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Q&A – 8 May 2017

Repossession of sensitive equipment

We have provided some equipment to an authority in Tanzania that is using it for some important purposes. Unfortunately we have not been paid and want to repossess our equipment. We are told that we cannot do so as it will amount to an offence under the National Security Act. Please guide.
YU, Dar

The National Security Act provides in section 3 that any person who, for any purpose prejudicial to the safety or interests of the United Republic- (a) approaches, inspects, passes over, is in the vicinity of or enters any protected place; (b) makes any sketch, plan, model or note or in any manner whatsoever makes a record of or relating to any thing which might be or is intended to be directly or indirectly useful to a foreign power or disaffected person; (c) obtains, collects, records, publishes or communicates to any person any code, password, sketch, plan, model, note or other document, article or information which might be or is intended to be directly or indirectly useful to a foreign power or disaffected person; (d) without lawful excuse, damages, hinders or interferes with, or does any act which is likely to damage, hinder or interfere with, any necessary service or the carrying on thereof, commits an offence and shall be liable on conviction to imprisonment for life. This act defines necessary service which includes– (a) any service relating to the generation, supply or distribution of electricity; (b) any fire brigade or fire service; (c) any sewerage, rubbish disposal or other sanitation service; (d) any health, hospital or ambulance service; (e) any service relating to the supply or distribution of water; (f) any service relating to the production, supply, delivery or distribution of food or fuel; (g) mining; (h) any communications service; (i) any transport service; (j) any road, railway, bridge, ferry, pontoon, pipeline for the supply of water or fuel, airfield, harbour or dock; (k) any other service or facility, whether or not of a kind similar to the foregoing, declared by the President, by notice published in the Gazette, to be a necessary service for the purposes of this Act.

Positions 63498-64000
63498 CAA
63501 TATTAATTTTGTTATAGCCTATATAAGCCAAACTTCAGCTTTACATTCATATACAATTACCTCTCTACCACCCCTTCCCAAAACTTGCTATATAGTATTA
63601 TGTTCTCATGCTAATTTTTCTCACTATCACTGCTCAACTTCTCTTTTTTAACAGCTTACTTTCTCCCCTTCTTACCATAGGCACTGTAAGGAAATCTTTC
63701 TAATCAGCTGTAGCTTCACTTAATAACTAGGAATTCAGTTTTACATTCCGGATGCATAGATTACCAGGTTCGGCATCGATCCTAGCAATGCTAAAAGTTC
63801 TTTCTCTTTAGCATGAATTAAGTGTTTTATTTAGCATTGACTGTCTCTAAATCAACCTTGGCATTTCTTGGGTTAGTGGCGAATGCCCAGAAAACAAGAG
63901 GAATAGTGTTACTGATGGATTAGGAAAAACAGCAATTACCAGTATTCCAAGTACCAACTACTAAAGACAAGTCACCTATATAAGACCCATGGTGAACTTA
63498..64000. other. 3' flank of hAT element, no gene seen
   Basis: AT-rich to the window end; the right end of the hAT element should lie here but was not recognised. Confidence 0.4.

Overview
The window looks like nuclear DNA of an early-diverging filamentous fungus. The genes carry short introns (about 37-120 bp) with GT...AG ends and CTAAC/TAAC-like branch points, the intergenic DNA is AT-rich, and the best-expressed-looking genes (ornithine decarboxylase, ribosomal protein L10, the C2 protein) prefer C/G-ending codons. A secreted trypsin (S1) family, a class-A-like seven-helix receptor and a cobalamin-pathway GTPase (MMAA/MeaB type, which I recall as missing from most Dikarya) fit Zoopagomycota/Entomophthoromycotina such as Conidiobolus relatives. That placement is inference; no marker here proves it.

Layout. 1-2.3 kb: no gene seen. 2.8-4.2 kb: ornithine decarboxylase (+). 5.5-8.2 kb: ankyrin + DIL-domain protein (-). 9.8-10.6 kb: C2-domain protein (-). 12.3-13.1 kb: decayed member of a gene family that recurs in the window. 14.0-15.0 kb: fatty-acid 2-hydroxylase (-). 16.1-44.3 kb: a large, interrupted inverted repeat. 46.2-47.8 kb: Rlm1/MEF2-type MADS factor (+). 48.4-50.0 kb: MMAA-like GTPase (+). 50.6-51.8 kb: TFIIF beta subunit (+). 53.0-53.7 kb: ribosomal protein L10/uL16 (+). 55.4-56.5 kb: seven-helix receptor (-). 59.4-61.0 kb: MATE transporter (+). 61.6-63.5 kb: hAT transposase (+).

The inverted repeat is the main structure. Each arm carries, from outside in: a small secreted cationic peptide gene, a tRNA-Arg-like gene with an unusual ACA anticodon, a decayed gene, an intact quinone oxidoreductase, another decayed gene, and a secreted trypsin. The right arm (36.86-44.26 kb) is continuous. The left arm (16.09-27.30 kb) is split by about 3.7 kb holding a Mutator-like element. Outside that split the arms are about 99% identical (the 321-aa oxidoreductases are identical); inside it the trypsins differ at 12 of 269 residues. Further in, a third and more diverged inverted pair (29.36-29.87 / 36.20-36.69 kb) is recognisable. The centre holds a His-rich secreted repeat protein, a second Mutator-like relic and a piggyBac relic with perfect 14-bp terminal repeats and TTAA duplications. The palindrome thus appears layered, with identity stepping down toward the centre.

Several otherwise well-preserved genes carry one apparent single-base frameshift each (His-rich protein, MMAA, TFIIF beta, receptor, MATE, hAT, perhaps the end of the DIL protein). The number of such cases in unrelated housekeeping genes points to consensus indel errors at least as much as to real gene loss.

We are not sure whether the entity you are dealing with falls under a necessary service but even if it does, and depending on the wording of the contract, if you have a lawful excuse of repossessing then this will likely not fall under the ambit of section 3 of the act. However, this is a sensitive matter and you should consult your lawyer for more formal advice.

7 days notice by TRA

Does TRA have powers to come and search taxpayers premises? Can this be a fishing expedition for them? If the answer is yes, is this provision not unconstitutional and can it be amended? Can TRA give me only 7 days to pay up after they issue assessments or demand notices? What are my rights? TRA has written to me demanding taxes in Kiswahili which I do not understand- do I still need to comply?